The London merchant
Mrs. Millwood is beautiful, intelligent, and ambitious, but London gives her no means of support except to seduce men. Love for her leads eighteen-year-old Barnwell to deceit, theft, and murder. "What are your laws," Mrs. Millwood asks, "but the fool's wisdom and the coward's valor, the instrument and screen of all your villainies by which you punish in others what you act out yourselves, had you been in their circumstances? The judge who condemns the poor man for being a thief had been a thief himself, had he been poor. Thus you go on deceiving and being deceived, harassing, plaguing, and destroying one another, but women are your universal prey." First performed in 1731, "The London Merchant" became on of the most popular plays of the century. A chronicler of the age, Theophilus Cibber called it "almost a new species of tragedy."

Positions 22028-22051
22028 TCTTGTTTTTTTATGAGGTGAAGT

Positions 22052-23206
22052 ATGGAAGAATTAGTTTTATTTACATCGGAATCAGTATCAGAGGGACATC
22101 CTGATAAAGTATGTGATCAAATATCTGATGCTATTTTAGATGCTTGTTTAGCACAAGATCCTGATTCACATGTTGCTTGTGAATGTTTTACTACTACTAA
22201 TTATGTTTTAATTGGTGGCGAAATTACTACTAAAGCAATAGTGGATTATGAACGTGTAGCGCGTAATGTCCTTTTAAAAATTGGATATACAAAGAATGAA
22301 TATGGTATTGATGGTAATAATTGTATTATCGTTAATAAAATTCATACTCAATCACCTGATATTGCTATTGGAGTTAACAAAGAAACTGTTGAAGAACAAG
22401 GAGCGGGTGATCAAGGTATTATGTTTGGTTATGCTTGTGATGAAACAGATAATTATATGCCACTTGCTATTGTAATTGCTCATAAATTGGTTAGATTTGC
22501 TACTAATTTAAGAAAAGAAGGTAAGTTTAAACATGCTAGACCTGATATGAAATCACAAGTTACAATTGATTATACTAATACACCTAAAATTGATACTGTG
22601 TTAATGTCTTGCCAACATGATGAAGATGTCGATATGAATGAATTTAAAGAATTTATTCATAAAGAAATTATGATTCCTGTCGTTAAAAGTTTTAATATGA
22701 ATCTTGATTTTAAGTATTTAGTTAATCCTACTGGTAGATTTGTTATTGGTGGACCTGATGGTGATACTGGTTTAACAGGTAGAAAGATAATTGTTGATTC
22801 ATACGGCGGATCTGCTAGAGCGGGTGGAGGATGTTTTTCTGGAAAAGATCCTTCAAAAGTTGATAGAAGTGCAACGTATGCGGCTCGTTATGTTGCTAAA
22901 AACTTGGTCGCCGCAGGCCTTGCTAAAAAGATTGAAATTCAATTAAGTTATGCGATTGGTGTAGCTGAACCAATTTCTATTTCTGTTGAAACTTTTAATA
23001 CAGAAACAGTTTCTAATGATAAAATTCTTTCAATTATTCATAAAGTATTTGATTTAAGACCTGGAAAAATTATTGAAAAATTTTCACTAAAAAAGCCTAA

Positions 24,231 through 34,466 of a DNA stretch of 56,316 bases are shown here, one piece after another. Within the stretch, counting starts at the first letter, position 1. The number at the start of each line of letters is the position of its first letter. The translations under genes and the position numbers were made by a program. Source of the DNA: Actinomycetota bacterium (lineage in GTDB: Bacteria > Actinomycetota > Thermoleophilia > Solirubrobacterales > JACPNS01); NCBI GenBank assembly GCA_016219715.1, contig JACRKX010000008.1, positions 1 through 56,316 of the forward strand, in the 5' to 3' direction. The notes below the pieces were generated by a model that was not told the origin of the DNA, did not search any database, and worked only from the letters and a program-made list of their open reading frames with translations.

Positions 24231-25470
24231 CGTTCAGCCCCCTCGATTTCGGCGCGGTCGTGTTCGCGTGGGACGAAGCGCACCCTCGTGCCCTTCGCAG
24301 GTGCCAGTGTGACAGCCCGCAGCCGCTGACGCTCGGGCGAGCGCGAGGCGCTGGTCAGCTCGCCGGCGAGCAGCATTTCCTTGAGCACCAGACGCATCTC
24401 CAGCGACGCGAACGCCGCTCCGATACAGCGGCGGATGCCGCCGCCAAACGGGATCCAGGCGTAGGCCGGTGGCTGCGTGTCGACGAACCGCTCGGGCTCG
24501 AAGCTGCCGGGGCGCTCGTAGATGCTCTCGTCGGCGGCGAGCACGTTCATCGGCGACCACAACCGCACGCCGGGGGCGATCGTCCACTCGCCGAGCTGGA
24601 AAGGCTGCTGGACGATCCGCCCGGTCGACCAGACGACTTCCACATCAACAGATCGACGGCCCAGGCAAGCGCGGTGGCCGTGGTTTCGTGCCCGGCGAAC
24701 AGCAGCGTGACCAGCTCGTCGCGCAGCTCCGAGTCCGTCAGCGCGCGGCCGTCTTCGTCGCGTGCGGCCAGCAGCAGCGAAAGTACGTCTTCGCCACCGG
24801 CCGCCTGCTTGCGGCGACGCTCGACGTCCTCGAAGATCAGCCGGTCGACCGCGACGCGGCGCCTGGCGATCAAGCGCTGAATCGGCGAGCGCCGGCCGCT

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25 BARNWELL A. W. Ward abhor arts ballad Barnwell's Bl-G omit BLUNT born bosom cause Cibber Cl omits Cl-G Colley Cibber crimes cruel cursed dear murdered death despair Drama dreadful Drury Lane Dryden's Enter Exeunt Exit eyes fair farewell fate father fear friendship George Barnwell George Lillo grief guilt happy heart Heaven honor hope horror innocence Iwis Jane Shore Keeper Lillo's live London Merchant lost LUCY maid mankind MARIA master mercy MILLWOOD Millwood's house mistress murder never Nicholas Rowe pain pardon passion peace pity play Poet Laureate pound pray present punish quoth ruin Sarah scene servant shame sorrow soul South Sea Company speech stage sure Susannah Centlivre Tamerlane tears thee Theophilus Cibber there's THOROWGOOD Thou shalt thought tragedy TRUEMAN uncle unhappy Unto virtue weep whither woman worst wretch youth